Architecture

Jellyfish House is Focused on Water Inside and Out

Share On Stumble
Jellyfish House

A home in Marbella, on the Mediterranean coast of Spain offers views of the sea while sunbathing or swimming in its rooftop glass-bottom pool.

Known as the Jellyfish House, it was designed by international architecture and design firm Wiel Arets Architects and features two means of navigating floors with a ‘fast’ and a ‘slow’ set of stairs that connect the home’s four levels.

Jellyfish House

The house features a ‘fast’ and a ‘slow’ set of stairs.

While the ‘fast’ staircase is enclosed in glass and leads from the exterior straight to the rooftop without connecting to the interior, the ‘slow’ staircase spans the entire length of the house with long treads and short risers, allowing those inside to house to go from the main entry in the ground floor to the terrace.

Jellyfish House

The home features a rooftop pool which is cantilevered nine metres and weighs almost 60,000 kilograms.

The house spans 650 square metres and includes three bedrooms on the first level and two guest rooms on the basement level. The guest rooms open up to a private terrace for the exclusive use of guests.

“As the ‘slow’ stair leads from the main entry to the guest bedrooms below, this area of the house is able to function as a separate entity,” the architects said.

Jellyfish House

The swimming pool has an infinity edge, which makes it appear to merge with the sea in the distance.

The project’s most striking feature is the rooftop pool, which is cantilevered nine metres toward the Sierra Blanca mountain views and which weighs almost 60,000 kilograms. The swimming pool has an infinity edge, which makes it appear to merge with the sea in the distance. The pool has a glass-bottomed floor and a panoramic window at its interior facing edge, both of which were built with six-centimetre-thick security glass.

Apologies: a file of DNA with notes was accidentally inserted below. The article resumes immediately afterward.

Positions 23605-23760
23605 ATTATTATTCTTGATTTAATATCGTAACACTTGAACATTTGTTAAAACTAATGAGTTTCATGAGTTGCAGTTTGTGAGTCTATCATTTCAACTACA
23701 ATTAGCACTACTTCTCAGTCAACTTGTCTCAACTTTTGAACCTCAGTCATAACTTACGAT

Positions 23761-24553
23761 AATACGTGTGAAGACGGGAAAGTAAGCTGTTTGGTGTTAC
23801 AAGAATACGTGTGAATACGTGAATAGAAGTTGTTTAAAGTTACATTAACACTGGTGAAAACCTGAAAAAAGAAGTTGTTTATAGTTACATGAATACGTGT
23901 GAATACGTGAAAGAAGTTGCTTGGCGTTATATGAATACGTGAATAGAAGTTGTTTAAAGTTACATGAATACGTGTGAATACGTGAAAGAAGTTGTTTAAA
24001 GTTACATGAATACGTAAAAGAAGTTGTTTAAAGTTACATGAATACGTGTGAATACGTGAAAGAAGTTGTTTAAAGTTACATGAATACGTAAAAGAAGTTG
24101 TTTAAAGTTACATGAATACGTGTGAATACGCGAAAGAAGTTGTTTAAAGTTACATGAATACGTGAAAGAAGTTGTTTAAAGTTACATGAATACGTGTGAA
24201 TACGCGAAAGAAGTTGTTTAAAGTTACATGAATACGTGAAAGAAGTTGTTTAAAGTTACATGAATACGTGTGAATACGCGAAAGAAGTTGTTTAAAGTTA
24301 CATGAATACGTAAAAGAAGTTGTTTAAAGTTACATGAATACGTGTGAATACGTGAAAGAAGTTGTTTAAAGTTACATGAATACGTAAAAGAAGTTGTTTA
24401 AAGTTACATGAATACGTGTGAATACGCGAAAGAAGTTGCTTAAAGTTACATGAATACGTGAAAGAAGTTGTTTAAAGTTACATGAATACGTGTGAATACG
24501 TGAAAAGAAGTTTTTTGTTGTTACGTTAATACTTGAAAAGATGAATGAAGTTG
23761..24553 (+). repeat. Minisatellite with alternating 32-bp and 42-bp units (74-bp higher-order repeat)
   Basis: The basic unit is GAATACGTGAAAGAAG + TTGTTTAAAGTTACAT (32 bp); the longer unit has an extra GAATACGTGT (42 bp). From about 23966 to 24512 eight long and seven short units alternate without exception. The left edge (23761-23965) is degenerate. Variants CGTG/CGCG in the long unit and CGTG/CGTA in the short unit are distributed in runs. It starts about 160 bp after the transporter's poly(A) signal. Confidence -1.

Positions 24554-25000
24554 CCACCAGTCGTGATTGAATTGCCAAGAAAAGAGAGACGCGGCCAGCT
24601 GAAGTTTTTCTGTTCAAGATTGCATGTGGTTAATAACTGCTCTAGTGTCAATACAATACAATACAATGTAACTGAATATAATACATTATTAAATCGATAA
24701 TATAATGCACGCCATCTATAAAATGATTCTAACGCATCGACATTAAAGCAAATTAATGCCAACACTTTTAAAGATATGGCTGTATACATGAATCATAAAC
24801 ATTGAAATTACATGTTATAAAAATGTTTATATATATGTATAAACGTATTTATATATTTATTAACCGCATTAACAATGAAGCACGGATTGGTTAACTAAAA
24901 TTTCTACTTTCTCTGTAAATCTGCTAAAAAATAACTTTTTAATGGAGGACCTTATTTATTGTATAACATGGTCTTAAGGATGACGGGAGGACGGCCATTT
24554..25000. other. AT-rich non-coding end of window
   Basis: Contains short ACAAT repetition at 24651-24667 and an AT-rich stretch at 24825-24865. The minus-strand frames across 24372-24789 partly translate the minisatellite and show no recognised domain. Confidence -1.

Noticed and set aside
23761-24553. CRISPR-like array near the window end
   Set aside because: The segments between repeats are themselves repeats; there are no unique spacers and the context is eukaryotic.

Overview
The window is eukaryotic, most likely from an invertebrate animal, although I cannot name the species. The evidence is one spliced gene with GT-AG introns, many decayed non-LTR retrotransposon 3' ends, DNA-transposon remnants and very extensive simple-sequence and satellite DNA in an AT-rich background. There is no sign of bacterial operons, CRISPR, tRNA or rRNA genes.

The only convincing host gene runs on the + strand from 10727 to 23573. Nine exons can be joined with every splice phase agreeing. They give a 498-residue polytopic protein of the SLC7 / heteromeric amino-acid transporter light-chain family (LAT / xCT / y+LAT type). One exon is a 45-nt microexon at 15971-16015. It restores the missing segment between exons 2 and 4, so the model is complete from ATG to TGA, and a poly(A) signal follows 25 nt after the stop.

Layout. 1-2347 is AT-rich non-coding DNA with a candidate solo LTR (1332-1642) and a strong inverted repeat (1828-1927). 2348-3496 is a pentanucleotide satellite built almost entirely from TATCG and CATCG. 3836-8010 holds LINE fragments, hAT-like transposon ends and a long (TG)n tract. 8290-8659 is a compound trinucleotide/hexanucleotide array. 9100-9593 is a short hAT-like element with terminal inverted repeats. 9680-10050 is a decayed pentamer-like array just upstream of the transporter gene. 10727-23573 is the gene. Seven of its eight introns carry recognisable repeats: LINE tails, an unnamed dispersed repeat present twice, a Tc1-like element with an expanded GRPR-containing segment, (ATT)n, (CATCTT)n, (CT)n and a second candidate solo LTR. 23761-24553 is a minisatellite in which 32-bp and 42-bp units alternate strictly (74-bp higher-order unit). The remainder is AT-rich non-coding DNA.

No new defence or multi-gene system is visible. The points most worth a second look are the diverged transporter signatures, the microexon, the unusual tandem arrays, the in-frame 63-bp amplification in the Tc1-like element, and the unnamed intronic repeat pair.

The pool can be seen from inside the house. The sunlight filters through the pool’s glass wall and floor, creating turquoise reflections throughout the interior. From the kitchen, it is possible to see those swimming in the pool, while another window connects the interior space with the living room and a terrace extends under the cantilevered pool.

Jellyfish House

The pool is visible from inside the house.

The architects said light was a very important consideration in their design. The house is composed of poured in place white-concrete supported by one column at the right-rear edge of the pool and several smaller columns near the rear dining terrace. The interior walls were made with glazing to allow natural light to filter through the entire house. The bedroom closets are also finished in translucent glazing to help this sunlight diffuse.

Jellyfish House

Two guest rooms are located in the basement level and open up to a private terrace for the exclusive use of guests.

“Taking full advantage of the ever-present Spanish sun, the Jellyfish House is an avant-garde expression of luxurious living; as most of its façades can be opened, and as its staircases are mainly outdoor, the house’s ever shifting boundaries between inside and outside are curiously blurred,” the architects said.

ARTICLE RESOURCES
SHARE

FavoriteLoadingAdd to favorites

PHOTO CREDITS

Images: via Wiel Arets Architects
Share On Stumble

Comments

 characters available
  1. Bianca Brazile says:

    What an incredible space! This blurring of indoor/outdoor boundaries, particularly when using water is stunning.


Trending Architecture News

 

Bronzed Beauty: Perth Stadium Design Unveiled

New Perth Stadium to be ready for the 2018 AFL Season

Australian Architects Lose 30% of Billable Hours

architectural services

Skyscrapers: 2014 Mid-Year Trend Forecast

skyscraper1

Street Furniture Offers Solutions to Homelessness

Homeless Seattle

Getting the Roof Right a Key to Good Design

Roof_diagram